Society is becoming more diverse than ever before in its history, and many of our school systems reflect this diversity in their student populations (Patrick & Reinhartz, 1999). For instance, today, one-third of the entire student population in America consists of minority students, and by the year 2020, one-half of all students in America will belong to a minority group (Patrick & Reinhartz, 1999). Due to this increasing amount of diversity that is taking place in our society and schools, school principals must play a central role in initiating and infusing multicultural concepts and ideas into school cultures mainly because these individuals set the cultural climate for the school (Decker, 1997). It should be the goal of the school principal to create a cultural democracy within the school (Stainback & Stainback, 1990). It is this cultural democracy that allows the school to become all encompassing and democratic (Capper, 1993). One of the basic premises of a democratic school consists of educational opportunities that are equal, which gives credence to multicultural education (Johnson, Dupuis, Musial, Hall, & Gollnick, 1999). According to Capper (1993), students who are "empowered" in school as a result of greater self-identification are more likely to be able to function within a diverse society (p. 289).
An issue that many school leaders and educators have advanced regarding implementing multicultural educational concepts and ideas concerns the issues of who benefits from multicultural education. In reference to multicultural education, many educators and administrators operate on the assumptions that the school should possess certain characteristics within its population in order to benefit from multicultural education (Gay, 1995). According to Gay, "If there are no African American students, Latino, Native American, or Asian American students enrolled in their schools, they [educators] find it difficult to see the relevance of doing multicultural education" (p. 55). She further notes that multicultural theorists have indicated that school principals have an obligation to create an environment that promotes cultural diversity regardless of the amount of recognizable diversity in the school.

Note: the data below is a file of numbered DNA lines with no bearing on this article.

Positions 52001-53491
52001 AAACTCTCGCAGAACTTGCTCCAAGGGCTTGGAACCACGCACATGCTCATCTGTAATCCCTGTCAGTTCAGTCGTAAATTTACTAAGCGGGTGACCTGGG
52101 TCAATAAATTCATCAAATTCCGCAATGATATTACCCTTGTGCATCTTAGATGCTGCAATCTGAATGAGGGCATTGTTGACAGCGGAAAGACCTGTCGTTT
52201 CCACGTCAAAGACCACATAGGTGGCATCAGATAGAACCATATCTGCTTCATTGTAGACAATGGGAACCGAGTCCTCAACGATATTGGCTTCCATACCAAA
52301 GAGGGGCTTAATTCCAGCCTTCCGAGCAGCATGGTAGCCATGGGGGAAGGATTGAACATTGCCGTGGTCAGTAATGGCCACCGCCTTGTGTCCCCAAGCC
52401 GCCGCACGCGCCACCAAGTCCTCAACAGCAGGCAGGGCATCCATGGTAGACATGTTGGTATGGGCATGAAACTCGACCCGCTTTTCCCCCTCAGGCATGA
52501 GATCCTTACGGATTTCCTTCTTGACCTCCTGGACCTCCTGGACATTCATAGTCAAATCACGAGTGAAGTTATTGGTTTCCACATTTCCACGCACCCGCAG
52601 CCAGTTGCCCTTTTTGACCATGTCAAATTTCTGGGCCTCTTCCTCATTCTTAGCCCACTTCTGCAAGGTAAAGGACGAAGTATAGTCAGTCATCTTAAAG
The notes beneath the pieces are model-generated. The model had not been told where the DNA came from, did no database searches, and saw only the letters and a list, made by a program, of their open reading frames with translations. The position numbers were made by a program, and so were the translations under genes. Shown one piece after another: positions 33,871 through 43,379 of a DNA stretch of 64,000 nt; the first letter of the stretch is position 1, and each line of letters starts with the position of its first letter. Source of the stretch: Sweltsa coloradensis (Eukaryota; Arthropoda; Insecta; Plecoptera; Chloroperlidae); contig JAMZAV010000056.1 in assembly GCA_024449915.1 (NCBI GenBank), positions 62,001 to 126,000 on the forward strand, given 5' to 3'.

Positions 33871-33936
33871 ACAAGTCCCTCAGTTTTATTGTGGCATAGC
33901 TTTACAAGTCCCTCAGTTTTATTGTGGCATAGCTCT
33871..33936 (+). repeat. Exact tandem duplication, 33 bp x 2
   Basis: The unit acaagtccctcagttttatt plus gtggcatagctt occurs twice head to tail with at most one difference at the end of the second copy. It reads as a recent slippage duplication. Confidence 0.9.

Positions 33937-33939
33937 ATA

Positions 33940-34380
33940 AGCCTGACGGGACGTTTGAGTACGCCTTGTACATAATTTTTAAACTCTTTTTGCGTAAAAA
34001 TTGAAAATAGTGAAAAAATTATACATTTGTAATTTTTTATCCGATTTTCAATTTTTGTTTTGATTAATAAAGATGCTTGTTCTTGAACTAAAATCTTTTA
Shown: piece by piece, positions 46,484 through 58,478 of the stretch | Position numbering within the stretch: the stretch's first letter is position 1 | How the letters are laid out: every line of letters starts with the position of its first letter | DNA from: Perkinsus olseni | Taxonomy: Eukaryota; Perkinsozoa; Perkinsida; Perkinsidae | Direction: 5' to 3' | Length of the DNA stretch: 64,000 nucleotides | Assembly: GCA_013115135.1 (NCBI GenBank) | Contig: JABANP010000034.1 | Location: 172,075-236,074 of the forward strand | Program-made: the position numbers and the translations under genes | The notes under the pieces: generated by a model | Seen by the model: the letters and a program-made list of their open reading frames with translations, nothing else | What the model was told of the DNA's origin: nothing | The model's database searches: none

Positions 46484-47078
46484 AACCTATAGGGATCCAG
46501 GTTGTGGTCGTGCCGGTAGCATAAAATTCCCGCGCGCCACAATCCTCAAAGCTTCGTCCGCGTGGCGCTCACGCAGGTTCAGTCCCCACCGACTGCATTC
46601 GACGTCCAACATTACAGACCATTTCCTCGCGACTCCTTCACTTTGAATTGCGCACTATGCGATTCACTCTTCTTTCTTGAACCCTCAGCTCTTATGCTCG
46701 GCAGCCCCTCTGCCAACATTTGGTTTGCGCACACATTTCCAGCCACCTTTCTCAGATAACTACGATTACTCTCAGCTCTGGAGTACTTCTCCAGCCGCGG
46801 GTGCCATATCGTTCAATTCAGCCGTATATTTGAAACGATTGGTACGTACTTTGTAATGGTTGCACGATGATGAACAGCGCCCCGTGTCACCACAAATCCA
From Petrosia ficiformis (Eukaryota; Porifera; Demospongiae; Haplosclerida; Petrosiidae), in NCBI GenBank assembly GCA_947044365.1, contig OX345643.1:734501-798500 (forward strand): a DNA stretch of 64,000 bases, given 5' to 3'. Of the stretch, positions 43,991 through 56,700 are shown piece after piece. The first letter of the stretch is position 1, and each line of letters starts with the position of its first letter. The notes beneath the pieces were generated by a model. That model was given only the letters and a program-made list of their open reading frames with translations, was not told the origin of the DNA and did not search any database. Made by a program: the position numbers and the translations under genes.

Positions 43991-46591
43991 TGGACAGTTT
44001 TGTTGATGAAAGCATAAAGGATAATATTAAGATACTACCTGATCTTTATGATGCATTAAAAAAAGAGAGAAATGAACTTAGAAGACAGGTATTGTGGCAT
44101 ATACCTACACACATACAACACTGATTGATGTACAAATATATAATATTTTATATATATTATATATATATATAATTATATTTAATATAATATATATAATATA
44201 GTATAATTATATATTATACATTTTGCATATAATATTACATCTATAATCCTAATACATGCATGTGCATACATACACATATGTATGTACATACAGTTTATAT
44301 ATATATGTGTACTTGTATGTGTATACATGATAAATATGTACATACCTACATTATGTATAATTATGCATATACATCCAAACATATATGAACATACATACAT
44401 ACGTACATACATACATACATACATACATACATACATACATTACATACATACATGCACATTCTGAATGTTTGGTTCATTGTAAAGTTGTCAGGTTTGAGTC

Because of the increasing amount of cultural and social diversity that is occurring in our society and schools, school leaders must create environments that promote cultural pluralism and provide every student with an opportunity to succeed. Banks and Banks (1989) indicated that multicultural education no longer consists solely of the lessons about Martin Luther King Jr., or by incorporating different lessons about ethnic minorities within the classroom. Rather, the components of multicultural education represent the entire school; all the components of the school must be aligned with managing and valuing diversity.
Review of Literature
To many, multicultural education has historically and is presently seen as a program of study designed to reexamine how groups of color were being portrayed in history and to teach more factual content as it relates to groups of color (Gay, 1995). Today, many multiculturalists (Banks, 1996; Gay, 1995; Nieto, 2000) have reexamined the concept of multicultural education and view it in a totality perspective as it relates to the entire school climate, which would allow students to achieve their fullest potential. However, because multicultural education has had political liabilities associated with it since its birth, the task that many multicultural theorists face is to transform these political liabilities into "scholarly strengths" (Banks, 1996, p. 6). Proponents of multicultural education must be willing to engage in a serious debate with opponents concerning any farce attempts to debate the basic premises and concepts of multicultural education.
Criticism of Multicultural Education
Despite the evidence regarding the increasing amount of diversity in our society and schools, the idea of implementing multicultural education in our schools still generates clashes of opinions throughout our society (Gallagher, 1998), Furthermore, ". …